“It was about showcasing a range of stories — from heartbreaking to absolutely hilarious. One of my favorite stories in Pen is of the woman who had ‘Pizza Party’ inked on her toes. I was like, ‘Hey, what’s your story?’ and she was like, ‘I just fucking love pizza.’ So, you’re trying to let the hilarity of something like that come through, too. We wanted there to be a bit of a narrative if you read it from front to end, but something you could also just pick up and flip around.”
“You’d find certain archetypes that would appear no matter what. For instance, the haunted merchant’s house in New York plays off the mythology of the unmarried woman, the spinster, as does the Winchester House. Things like this would crop up unexpectedly across the country, despite their radically different places and stories and cultures.”
“Some people take issue with calling infertility a disease, but I think that’s the only way we can advocate for better awareness and insurance coverage, so that people have choices. And my point was not to say that one path is better than another, but to portray the experience of exclusion and isolation, and the obstacles faced by so many people, with empathy.”
In college I had a writing teacher who said, “If you’re ever writing about a childhood memory and you think your mother was wearing a blue dress, but you’re not sure if your mother was wearing a blue dress, then don’t write that.” And it’s great advice, but it sent me into this whole tailspin about what it means about myself if I imagined her wearing that. What else would be inaccurate? Did it mean the whole memory was fake? So, I became very interested in family stories as a place where narrative, and the facts, are constantly in contention. It’s a sphere where there is no proof, no objective truth of any matter, and I think that among all people who share large parts of their lives — families, couples who’ve been together for a while — this argument is very common.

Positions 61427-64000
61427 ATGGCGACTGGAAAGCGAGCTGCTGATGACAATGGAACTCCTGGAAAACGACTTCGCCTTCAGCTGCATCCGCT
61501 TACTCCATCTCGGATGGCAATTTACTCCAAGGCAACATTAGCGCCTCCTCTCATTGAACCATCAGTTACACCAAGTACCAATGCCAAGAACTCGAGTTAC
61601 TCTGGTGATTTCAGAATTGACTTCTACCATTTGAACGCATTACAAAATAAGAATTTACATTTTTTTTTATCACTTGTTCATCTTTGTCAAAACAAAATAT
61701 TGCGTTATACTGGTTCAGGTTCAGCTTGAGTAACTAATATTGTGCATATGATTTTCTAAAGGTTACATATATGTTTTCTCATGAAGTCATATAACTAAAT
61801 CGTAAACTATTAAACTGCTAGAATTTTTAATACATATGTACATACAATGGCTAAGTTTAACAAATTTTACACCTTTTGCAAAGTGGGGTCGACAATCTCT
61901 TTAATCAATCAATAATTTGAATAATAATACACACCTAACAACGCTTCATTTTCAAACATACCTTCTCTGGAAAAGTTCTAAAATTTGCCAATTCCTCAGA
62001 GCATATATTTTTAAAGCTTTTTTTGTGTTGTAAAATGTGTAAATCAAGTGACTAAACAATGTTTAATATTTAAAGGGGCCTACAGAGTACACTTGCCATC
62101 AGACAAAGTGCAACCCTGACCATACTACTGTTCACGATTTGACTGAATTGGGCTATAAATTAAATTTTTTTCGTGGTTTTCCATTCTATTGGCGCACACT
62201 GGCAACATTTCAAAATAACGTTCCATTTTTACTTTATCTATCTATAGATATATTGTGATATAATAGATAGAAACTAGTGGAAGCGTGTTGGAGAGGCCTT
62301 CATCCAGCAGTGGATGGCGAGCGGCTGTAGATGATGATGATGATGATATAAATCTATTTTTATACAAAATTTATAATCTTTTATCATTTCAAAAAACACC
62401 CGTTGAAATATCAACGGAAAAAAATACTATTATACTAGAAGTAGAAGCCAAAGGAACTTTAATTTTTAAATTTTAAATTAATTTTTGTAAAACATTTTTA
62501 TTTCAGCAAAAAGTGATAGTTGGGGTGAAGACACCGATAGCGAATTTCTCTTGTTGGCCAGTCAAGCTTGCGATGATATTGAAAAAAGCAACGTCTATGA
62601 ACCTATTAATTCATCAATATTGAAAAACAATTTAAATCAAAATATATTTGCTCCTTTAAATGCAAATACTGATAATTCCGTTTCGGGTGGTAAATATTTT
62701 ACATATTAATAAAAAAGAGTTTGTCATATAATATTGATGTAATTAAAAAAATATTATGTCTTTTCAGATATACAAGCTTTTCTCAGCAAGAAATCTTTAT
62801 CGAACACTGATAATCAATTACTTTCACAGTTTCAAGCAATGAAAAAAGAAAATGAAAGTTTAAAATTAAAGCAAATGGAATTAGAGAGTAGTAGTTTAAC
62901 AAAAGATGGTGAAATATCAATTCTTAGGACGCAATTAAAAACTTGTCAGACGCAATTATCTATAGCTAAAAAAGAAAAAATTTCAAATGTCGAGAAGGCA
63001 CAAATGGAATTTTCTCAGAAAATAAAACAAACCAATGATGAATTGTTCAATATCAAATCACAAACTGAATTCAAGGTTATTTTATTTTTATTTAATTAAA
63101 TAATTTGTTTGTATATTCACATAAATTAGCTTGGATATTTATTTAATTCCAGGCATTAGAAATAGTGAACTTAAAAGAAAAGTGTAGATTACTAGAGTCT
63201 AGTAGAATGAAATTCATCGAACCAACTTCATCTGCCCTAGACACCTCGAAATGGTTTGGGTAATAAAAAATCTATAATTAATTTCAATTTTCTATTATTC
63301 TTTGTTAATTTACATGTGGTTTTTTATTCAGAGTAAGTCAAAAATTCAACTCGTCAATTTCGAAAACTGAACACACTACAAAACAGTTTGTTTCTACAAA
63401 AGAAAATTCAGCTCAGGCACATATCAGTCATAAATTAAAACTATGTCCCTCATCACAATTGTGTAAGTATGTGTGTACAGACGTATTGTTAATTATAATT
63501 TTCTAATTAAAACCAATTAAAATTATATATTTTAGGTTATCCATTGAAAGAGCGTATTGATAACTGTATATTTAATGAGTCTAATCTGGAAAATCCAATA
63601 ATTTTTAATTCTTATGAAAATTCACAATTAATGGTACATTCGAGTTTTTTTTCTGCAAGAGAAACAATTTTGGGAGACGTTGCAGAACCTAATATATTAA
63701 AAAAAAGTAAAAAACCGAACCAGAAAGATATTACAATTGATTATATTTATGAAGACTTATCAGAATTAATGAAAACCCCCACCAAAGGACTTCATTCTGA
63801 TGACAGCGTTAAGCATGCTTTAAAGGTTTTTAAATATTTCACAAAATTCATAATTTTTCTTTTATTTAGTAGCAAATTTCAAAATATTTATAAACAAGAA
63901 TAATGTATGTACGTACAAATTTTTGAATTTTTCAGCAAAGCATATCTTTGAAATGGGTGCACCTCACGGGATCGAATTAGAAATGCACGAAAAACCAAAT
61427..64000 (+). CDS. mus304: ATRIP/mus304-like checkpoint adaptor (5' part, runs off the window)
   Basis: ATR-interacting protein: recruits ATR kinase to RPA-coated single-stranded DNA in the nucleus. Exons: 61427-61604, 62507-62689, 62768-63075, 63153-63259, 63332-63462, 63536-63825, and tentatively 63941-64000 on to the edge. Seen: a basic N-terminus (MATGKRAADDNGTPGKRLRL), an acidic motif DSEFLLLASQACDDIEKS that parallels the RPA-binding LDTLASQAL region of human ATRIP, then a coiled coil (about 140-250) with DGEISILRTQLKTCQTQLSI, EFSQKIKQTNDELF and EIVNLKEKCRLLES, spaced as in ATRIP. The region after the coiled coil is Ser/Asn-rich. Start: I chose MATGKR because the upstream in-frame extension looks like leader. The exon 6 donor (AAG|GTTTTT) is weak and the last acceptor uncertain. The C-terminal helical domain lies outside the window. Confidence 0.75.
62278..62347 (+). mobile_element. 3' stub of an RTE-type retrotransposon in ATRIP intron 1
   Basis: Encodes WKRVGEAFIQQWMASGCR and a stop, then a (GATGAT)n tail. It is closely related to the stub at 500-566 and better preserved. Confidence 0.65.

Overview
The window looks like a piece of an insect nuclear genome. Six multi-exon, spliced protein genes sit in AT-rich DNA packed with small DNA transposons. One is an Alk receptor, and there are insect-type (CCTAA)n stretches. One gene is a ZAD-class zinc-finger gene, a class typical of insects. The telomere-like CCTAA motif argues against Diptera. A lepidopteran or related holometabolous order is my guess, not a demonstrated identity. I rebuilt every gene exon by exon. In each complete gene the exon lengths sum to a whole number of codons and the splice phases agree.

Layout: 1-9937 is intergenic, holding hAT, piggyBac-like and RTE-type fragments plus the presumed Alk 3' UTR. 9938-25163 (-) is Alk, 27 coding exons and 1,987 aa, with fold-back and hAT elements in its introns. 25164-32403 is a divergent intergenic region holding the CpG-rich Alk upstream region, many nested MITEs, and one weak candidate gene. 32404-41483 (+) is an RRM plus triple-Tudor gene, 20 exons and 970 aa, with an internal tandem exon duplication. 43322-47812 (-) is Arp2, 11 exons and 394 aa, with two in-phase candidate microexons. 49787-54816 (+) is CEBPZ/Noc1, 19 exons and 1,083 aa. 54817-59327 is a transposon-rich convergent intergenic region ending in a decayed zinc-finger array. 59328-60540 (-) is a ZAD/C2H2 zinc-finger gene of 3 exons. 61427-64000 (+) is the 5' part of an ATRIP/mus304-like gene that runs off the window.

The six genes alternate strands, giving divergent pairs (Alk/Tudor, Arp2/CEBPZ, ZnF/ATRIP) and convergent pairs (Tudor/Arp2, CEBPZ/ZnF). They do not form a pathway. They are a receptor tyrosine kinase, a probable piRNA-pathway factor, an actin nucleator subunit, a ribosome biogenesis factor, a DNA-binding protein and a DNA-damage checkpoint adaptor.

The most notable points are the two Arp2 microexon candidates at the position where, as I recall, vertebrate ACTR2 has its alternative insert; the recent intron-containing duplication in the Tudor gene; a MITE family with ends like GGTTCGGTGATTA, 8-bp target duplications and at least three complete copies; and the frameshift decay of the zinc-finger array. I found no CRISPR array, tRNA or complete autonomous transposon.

“Initially, I was going to tell the story of Amy and her murder, the subsequent criminal trial, the [Truth and Reconciliation] Commission, and her parents’ amazing feat of forgiveness. It’s a story that’s pretty well known in South Africa, and one that was at one point quite well known in America. I was on the way to telling that story when I got in touch with Mzi Noji, who had been very involved in the same political group as the convicted murderers, the Pan Africanist Congress [PAC]. Mzi had never been asked anything, but was still part of the PAC — which is fairly defunct and now has maybe even less than half of one percent of the vote — so when I called up their offices, asking if anyone had been there when Amy was murdered, Mzi called me back the next day. So I set up a meeting with him, expecting him to just recite the same story, but then as we were talking, he said, ‘You know what, that’s not exactly true.'”